Red-spotted Newt

The red-spotted newt is found throughout Ohio but Figure 13.1. Red-spotted newt adult. Photo courtesy is more common in the South and the East. As this of Brian MacGowan. species matures, its appearance and habitat require- ments change remarkably. The juvenile red-spotted Terrestrial Habitats newt, known as an eft, has bright red spots on a red-orange body, and it is terrestrial. The adult red- Common terrestrial salamander species in Ohio spotted newt is olive green with a row of red spots include the , northern slimy encircled in black along each side of its body, and it salamander, and redback salamander. Species that is mostly aquatic. The adults can be found in ponds, are not as common are the and lakes, and slow-moving streams while efts are often . Of these five salamander found in forests surrounding these water sources. species, all can be found in forests. They often hide Females lay between 200 to 400 eggs in the spring, in the damp moss of rotting logs and stumps during wrapping each egg in the leaf of an aquatic plant. the day, as well as under rocks. Rocky outcroppings The eggs hatch three to five weeks later, and the and caves are also good habitats for terrestrial sala- young spend the next three to four months manders. These salamanders do not depend on a in the water before emerging as efts. Newts remain water source for breeding. The larval stage occurs

13 within the egg, and adults lack lungs. They breathe Northern Slimy Salamander through their skin and the lining of their mouth. Eggs are laid underneath a stone or log, and the The northern slimy salamander is a large, black young hatch in adult form. salamander that measures up to nine inches, with white spots covering its body. True to its name, It is important to mention that many other species this salamander will exude a white, gluey mate- of salamanders also utilize forested habitats. rial from its skin glands, which is very difficult Many species found in flowing water habitats and to remove when dry. The slimy salamander is standing water habitats can also be found in the found in the eastern and southern parts of Ohio forested areas surrounding those water sources. on forested hillsides where it hides under logs and They depend on the shelter and food resources the rocks. It is also found in rock crevices and in the forest provides. In fact, the distribution of many openings of caves. Females lay eggs in the summer, Ohio salamanders coincides with the distribution attaching them to the underside of a rock. The of forest land in Ohio. larval stage is completed within the egg, and hatching occurs two to three months later. Common Salamanders: Terrestrial Ravine Salamander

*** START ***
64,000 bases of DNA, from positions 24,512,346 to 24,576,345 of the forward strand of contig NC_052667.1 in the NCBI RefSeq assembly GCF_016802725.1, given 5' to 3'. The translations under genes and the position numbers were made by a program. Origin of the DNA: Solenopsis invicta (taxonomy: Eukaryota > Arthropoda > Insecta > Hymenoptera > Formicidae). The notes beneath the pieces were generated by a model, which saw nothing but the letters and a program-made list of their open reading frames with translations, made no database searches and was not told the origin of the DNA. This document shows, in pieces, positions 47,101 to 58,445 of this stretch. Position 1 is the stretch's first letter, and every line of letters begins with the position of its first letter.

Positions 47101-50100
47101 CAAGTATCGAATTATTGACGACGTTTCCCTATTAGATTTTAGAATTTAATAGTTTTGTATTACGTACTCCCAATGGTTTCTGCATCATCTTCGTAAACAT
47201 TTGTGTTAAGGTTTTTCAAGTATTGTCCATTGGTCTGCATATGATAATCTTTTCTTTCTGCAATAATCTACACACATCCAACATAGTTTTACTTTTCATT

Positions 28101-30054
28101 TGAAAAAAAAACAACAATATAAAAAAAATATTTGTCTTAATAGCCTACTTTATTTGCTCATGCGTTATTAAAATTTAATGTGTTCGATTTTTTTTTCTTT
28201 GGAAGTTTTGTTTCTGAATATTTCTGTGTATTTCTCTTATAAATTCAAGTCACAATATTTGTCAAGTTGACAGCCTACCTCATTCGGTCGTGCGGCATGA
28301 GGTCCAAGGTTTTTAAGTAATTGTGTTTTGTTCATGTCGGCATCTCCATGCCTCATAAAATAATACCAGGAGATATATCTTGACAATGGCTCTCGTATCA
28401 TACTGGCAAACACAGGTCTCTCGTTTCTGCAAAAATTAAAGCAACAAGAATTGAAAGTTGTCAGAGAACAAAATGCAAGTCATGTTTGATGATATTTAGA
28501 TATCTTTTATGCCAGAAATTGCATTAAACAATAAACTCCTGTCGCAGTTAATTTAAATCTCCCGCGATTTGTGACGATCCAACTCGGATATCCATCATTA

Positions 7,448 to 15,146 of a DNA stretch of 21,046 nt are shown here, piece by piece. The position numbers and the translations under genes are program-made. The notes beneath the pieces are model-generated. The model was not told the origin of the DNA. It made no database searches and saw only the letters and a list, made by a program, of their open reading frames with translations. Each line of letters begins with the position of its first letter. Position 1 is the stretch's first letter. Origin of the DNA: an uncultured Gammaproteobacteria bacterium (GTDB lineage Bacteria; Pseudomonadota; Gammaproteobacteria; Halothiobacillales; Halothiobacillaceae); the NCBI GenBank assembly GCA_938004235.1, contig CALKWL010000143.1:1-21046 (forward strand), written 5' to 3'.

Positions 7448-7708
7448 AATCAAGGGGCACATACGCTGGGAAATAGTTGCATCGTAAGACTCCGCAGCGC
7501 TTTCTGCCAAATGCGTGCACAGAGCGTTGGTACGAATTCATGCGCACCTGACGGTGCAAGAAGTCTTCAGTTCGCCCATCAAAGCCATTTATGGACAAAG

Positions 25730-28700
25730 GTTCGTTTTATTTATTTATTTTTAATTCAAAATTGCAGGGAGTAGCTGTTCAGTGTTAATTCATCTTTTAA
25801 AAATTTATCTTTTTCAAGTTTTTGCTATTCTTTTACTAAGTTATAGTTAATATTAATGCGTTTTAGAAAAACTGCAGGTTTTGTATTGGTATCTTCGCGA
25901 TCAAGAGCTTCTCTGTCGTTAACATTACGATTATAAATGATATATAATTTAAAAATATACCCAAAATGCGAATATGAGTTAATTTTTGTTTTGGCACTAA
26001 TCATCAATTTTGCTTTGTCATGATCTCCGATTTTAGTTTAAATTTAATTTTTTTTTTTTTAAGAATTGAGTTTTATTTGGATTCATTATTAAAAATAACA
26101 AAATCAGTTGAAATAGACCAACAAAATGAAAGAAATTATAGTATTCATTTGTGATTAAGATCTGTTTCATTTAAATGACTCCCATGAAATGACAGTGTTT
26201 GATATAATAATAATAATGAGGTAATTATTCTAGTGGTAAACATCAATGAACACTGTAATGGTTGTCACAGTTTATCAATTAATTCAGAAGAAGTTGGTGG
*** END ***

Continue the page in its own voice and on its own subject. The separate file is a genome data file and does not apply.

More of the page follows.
The ravine salamander is a with one-half of its length consisting of its tail. This salamander is dark brown to black in color, with silver-white flecks. It is found in southern and eastern Ohio on forested hillsides and slopes where it hides beneath rocks and logs. Females lay eggs in the summer beneath rocks, where the larval stage is completed before hatching. Juvenile salaman- ders then remain hidden underground until the following spring.